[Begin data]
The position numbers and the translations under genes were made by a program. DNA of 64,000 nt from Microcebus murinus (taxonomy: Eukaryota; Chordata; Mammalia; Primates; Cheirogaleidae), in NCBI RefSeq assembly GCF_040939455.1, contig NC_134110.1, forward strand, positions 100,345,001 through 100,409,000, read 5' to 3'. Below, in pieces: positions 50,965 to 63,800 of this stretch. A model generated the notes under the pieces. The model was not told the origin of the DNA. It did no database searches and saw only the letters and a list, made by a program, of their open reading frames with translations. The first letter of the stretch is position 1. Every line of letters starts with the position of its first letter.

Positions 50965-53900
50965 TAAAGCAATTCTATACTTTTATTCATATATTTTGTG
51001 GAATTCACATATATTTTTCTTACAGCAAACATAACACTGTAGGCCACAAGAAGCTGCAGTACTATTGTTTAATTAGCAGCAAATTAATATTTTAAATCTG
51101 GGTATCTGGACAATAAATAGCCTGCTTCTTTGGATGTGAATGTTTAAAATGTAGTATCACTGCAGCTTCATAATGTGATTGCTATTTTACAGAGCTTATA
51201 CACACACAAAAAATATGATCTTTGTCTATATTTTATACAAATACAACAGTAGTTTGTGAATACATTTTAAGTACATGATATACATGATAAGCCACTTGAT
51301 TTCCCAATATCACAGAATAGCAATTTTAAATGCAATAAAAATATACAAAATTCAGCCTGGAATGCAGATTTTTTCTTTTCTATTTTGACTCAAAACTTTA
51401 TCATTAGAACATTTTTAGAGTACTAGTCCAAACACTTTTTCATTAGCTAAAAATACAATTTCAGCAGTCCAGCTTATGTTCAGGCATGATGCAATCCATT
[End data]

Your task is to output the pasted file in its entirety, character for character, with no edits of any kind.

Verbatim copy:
The position numbers and the translations under genes were made by a program. DNA of 64,000 nt from Microcebus murinus (taxonomy: Eukaryota; Chordata; Mammalia; Primates; Cheirogaleidae), in NCBI RefSeq assembly GCF_040939455.1, contig NC_134110.1, forward strand, positions 100,345,001 through 100,409,000, read 5' to 3'. Below, in pieces: positions 50,965 to 63,800 of this stretch. A model generated the notes under the pieces. The model was not told the origin of the DNA. It did no database searches and saw only the letters and a list, made by a program, of their open reading frames with translations. The first letter of the stretch is position 1. Every line of letters starts with the position of its first letter.

Positions 50965-53900
50965 TAAAGCAATTCTATACTTTTATTCATATATTTTGTG
51001 GAATTCACATATATTTTTCTTACAGCAAACATAACACTGTAGGCCACAAGAAGCTGCAGTACTATTGTTTAATTAGCAGCAAATTAATATTTTAAATCTG
51101 GGTATCTGGACAATAAATAGCCTGCTTCTTTGGATGTGAATGTTTAAAATGTAGTATCACTGCAGCTTCATAATGTGATTGCTATTTTACAGAGCTTATA
51201 CACACACAAAAAATATGATCTTTGTCTATATTTTATACAAATACAACAGTAGTTTGTGAATACATTTTAAGTACATGATATACATGATAAGCCACTTGAT
51301 TTCCCAATATCACAGAATAGCAATTTTAAATGCAATAAAAATATACAAAATTCAGCCTGGAATGCAGATTTTTTCTTTTCTATTTTGACTCAAAACTTTA
51401 TCATTAGAACATTTTTAGAGTACTAGTCCAAACACTTTTTCATTAGCTAAAAATACAATTTCAGCAGTCCAGCTTATGTTCAGGCATGATGCAATCCATT